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Artists respond to climate change – do you?

Blog: LabforCulture blog
Autore: LabforCulture - Data: 12 Set 2011, 20:59

Last year we investigated how artists respond to climate change. Here is a closer look at a few more projects and networks that we have added to our mapping. They all have in common that you can participate yourself, online of offline.

Make a Forest is a global collaborative art and design project that sets to create a link between nature and culture. The project invites cultural organisations all over the world to work together with artists and designers to grow a virtual forest, tree by tree. Can one artificial tree make a difference locally, and many artificial trees globally?

Make a Forest was launched in March 2011 and is endorsed by the United Nations 2011 International Year of the Forest. Forests are not only the home and the livelihood to millions and billions of people on this globe, they also represent aestethic, spiritual and cultural values, intangible but priceless. Trees represent life itself, and are also a source of inspiration for many artists.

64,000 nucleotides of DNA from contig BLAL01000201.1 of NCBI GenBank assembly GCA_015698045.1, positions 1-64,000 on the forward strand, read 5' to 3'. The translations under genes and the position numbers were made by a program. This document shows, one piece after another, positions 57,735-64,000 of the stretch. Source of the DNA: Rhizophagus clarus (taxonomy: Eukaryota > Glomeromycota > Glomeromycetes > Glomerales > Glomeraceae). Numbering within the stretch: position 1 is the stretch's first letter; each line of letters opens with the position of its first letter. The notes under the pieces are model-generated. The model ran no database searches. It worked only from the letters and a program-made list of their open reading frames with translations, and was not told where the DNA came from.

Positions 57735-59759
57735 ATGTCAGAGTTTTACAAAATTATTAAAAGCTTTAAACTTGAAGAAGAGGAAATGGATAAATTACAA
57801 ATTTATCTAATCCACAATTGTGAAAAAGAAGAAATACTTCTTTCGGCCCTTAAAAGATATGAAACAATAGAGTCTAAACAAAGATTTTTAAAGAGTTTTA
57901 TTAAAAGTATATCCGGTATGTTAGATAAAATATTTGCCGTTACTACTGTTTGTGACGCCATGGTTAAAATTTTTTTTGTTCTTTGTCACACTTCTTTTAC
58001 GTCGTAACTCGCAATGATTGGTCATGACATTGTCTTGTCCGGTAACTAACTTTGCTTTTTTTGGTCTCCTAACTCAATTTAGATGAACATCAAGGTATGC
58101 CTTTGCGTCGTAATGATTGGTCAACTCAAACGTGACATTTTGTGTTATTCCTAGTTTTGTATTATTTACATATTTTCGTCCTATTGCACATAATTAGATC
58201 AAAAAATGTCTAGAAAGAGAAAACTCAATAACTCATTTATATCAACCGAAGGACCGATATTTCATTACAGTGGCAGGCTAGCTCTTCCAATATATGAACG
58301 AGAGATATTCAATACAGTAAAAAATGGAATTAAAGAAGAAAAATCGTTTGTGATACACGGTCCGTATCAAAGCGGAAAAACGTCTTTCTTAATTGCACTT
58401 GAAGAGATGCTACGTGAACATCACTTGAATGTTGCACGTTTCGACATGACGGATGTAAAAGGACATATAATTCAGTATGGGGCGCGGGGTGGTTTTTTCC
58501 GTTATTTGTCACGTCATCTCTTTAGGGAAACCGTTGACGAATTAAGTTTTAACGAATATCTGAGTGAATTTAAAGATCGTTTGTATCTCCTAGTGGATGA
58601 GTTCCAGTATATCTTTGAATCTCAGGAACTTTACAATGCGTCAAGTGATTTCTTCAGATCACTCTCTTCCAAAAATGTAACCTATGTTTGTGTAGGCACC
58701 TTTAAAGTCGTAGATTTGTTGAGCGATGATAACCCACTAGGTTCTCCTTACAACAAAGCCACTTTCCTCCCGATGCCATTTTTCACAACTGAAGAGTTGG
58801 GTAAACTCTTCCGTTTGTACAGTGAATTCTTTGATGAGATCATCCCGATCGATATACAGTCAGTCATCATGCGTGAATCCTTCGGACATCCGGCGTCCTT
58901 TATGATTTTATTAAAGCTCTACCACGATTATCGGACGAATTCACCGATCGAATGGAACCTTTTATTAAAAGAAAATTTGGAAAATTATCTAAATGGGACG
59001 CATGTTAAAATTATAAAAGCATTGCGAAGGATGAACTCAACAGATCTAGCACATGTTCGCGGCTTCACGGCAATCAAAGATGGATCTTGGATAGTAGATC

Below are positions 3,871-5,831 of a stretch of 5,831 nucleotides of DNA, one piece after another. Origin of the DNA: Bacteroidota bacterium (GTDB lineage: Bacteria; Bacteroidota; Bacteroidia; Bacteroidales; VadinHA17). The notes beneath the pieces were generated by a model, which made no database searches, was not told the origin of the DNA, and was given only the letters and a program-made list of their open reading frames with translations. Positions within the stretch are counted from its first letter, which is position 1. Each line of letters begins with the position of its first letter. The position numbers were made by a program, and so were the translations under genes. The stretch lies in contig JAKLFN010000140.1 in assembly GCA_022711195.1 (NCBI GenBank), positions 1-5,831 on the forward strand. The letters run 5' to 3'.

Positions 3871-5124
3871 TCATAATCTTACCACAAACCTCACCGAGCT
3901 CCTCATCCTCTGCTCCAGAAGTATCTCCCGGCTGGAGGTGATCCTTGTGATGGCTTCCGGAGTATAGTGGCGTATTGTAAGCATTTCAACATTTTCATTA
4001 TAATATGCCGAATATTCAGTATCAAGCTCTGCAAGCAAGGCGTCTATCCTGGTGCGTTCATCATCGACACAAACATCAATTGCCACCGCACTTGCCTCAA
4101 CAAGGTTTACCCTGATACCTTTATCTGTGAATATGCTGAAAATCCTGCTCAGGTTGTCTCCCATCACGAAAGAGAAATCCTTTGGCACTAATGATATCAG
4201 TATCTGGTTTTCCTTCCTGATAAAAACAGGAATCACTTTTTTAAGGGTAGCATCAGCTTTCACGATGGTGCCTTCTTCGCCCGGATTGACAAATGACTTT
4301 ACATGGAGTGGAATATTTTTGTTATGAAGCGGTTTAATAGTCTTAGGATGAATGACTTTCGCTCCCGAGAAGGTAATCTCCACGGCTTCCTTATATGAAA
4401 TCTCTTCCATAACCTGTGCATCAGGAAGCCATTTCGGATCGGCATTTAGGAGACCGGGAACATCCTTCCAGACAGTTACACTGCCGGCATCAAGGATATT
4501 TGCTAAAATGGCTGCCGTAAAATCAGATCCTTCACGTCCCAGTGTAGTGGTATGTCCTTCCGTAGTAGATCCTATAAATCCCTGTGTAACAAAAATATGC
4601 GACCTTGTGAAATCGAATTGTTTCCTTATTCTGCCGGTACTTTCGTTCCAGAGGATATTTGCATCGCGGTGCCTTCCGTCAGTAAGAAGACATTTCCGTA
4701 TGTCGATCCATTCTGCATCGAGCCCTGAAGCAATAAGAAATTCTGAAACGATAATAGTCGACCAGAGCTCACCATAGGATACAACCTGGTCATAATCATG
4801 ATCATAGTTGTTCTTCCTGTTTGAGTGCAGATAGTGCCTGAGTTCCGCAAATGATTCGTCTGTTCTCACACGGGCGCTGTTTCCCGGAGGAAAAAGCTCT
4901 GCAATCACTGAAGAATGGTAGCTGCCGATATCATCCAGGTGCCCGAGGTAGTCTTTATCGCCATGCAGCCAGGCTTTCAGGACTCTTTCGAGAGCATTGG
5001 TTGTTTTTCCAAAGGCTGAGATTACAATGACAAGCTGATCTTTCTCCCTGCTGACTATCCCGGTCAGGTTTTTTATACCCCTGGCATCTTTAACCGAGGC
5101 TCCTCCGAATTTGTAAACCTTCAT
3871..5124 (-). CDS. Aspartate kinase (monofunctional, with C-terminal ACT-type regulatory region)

The project has also initiatied the Tree One Minutes: Make a portrait of your favourite tree in a one minute video - the first deadline is 1 October 2011 (final deadline is 1 December 2011). The videos will form a collective video art work, with the first preview at the Dutch Design Week Eindhoven (22-30 October 2011).

La Isla Hundida (The Drowned Island) offers a creative way to engage artists to work with school children, to illustrate the immediate threat of rising sea levels in the Maldives. The project was launched in December 2010 during the UN Climate Change Conference COP16 in Cancun, Mexico.

The idea is simple: you make an island from a newspaper page and then watch it sink in water. The project can be multiplied on local level, anyone who wants to do this – schools, educational institutions, artists, parents – will find inspiration on the website. is a global network that connects grassroots organisations and individuals from across the world, and mobilises people online to do offline activities. The movement involves not only artists, musicians, photographers and writers, but also athletes, businesses, faith communities and youth. Coming up is the Moving Planet day on 24 September 2011, with events to encourage individuals, communities and governments to move beyond fossil fuels - by foot, bike, skate... Look for an event nearby you, or get ideas for a local event you can still organise with short notice. 24 September is the day!

If you missed our research, read more under Climate change: artists respond.




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